He had studied the revenue advance product for some time, and in the winter of 2021/2022, while I was working as the Director of Business Development for Sansom Funding, we caught up and discussed the potential of working together in the revenue advance industry. We originally considered opening a funding company, but we realized that we were going to be fighting the same battle that all funders fight: the cost of capital.
We understood that if we truly wanted to make an impact on the industry, we needed to partner with a traditional financial institution. Throughout his career in banking, William had worked intimately with the executives at a well-known local and publicly traded bank. After a few rounds of discussions with the stakeholders at this organization, things quickly fell into place. As our partner, this financial organization is committed to creating a lending continuum where small business owners can come to the bank and have all of their needs met, from traditional funding to revenue advance.
We funded our first deal on November 22, 2022.
Here’s why our situation is truly unique: most lenders get their capital from either hedge funds or private investors, so the cost of capital is much more expensive to the borrower. Being situated directly in the bank, our cost of capital is much less, and we can better serve our clients.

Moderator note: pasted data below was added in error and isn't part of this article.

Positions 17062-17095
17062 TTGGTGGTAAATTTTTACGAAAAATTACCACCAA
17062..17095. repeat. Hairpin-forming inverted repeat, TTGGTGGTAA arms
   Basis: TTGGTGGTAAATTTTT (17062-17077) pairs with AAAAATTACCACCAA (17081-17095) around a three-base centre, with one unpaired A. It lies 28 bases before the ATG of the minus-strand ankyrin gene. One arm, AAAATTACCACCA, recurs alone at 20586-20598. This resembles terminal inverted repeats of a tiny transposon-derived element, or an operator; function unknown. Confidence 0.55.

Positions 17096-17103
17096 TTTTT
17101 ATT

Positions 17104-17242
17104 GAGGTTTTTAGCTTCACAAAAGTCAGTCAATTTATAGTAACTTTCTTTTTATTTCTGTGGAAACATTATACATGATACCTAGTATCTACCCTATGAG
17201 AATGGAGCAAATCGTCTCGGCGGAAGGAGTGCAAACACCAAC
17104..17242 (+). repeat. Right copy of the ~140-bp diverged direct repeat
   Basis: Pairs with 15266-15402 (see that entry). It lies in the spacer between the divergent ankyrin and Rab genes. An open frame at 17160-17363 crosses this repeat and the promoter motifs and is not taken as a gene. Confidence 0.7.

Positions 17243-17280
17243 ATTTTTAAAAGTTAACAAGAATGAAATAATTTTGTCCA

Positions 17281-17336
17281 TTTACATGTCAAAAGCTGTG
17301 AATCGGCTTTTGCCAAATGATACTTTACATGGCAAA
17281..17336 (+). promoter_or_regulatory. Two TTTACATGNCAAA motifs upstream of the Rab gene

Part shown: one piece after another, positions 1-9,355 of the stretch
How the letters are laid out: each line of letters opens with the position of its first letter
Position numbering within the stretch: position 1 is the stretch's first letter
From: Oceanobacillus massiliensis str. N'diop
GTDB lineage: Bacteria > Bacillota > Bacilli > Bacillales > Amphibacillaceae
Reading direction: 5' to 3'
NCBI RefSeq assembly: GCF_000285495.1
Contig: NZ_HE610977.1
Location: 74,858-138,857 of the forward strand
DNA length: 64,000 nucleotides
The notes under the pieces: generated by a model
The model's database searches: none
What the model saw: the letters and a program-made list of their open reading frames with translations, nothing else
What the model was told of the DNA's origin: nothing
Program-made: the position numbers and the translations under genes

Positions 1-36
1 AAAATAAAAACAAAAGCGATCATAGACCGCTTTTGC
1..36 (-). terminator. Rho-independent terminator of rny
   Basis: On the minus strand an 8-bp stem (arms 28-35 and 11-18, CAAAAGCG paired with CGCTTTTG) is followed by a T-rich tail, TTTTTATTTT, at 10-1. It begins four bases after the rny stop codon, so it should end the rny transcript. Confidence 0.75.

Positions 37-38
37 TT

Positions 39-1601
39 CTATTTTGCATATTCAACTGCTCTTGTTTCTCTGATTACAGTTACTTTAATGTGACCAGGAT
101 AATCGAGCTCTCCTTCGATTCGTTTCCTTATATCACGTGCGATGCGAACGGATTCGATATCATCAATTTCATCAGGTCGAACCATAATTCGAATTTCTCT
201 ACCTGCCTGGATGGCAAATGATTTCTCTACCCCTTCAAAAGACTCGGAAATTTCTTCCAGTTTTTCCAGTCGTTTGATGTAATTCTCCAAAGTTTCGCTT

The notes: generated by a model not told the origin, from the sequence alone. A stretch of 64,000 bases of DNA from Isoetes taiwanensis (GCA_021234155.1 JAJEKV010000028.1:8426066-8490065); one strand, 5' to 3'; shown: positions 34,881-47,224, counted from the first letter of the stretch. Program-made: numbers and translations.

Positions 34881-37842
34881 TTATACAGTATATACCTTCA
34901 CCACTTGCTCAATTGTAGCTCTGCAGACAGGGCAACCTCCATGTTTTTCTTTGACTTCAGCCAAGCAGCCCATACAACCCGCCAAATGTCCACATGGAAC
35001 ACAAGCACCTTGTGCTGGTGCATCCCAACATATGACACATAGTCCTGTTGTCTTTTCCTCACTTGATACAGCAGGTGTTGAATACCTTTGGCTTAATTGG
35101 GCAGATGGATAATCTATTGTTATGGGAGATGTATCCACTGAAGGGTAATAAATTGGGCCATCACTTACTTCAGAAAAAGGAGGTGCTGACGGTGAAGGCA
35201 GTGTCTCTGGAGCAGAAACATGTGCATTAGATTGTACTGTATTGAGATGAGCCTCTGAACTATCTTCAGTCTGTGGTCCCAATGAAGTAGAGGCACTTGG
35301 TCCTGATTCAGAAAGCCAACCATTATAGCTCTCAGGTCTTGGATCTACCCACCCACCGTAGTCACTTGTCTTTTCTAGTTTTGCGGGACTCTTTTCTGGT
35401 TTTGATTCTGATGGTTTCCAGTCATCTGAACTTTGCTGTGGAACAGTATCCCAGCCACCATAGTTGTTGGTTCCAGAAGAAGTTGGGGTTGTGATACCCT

Q: What does a typical day look like for you at Merit Business Funding?
I’m the Director of Business Development, but I wear different hats throughout the course of the day.
The first thing I do when I get in is go into our lending portal, Onyx IQ, to ensure that there aren’t any missed payments from the night before.
Then I check what the funnel looks like from the day prior, to see what deals are queued up to potentially be funded, which deals have offers out, and which deals need to be underwritten and prioritized.
We’re in our infancy stages still, so through the course of the day, I work with the team to continue to advance and build. Now we’re a team of eight, and are starting to branch certain individuals into actual departments and heads of those.
So I’m doing everything, from assisting with collections, sales, customer service, and advancing the team and educating them to grow this program as much as possible.
Industry Outlook: Revenue Advance
Q: What’s the competitive advantage of having a revenue advance product attached to a traditional financial institution?